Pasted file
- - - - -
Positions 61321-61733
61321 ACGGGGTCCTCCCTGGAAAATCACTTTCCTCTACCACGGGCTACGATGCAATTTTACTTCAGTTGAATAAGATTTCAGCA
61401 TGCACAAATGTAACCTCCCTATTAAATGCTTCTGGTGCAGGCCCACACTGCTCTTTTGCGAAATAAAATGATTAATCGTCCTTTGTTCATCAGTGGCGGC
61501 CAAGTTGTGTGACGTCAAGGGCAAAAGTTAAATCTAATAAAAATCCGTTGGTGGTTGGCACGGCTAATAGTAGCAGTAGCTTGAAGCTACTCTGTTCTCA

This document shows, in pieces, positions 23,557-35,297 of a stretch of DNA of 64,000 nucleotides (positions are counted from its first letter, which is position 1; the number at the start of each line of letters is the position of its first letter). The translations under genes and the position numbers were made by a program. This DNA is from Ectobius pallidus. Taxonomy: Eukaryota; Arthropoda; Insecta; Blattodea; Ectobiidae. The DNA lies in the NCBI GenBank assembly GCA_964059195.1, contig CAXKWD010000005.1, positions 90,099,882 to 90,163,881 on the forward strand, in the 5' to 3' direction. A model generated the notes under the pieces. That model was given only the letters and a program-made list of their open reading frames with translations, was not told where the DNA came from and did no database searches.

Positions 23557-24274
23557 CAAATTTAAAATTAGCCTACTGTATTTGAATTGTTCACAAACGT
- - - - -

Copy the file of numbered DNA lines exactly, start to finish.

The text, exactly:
Positions 61321-61733
61321 ACGGGGTCCTCCCTGGAAAATCACTTTCCTCTACCACGGGCTACGATGCAATTTTACTTCAGTTGAATAAGATTTCAGCA
61401 TGCACAAATGTAACCTCCCTATTAAATGCTTCTGGTGCAGGCCCACACTGCTCTTTTGCGAAATAAAATGATTAATCGTCCTTTGTTCATCAGTGGCGGC
61501 CAAGTTGTGTGACGTCAAGGGCAAAAGTTAAATCTAATAAAAATCCGTTGGTGGTTGGCACGGCTAATAGTAGCAGTAGCTTGAAGCTACTCTGTTCTCA

This document shows, in pieces, positions 23,557-35,297 of a stretch of DNA of 64,000 nucleotides (positions are counted from its first letter, which is position 1; the number at the start of each line of letters is the position of its first letter). The translations under genes and the position numbers were made by a program. This DNA is from Ectobius pallidus. Taxonomy: Eukaryota; Arthropoda; Insecta; Blattodea; Ectobiidae. The DNA lies in the NCBI GenBank assembly GCA_964059195.1, contig CAXKWD010000005.1, positions 90,099,882 to 90,163,881 on the forward strand, in the 5' to 3' direction. A model generated the notes under the pieces. That model was given only the letters and a program-made list of their open reading frames with translations, was not told where the DNA came from and did no database searches.

Positions 23557-24274
23557 CAAATTTAAAATTAGCCTACTGTATTTGAATTGTTCACAAACGT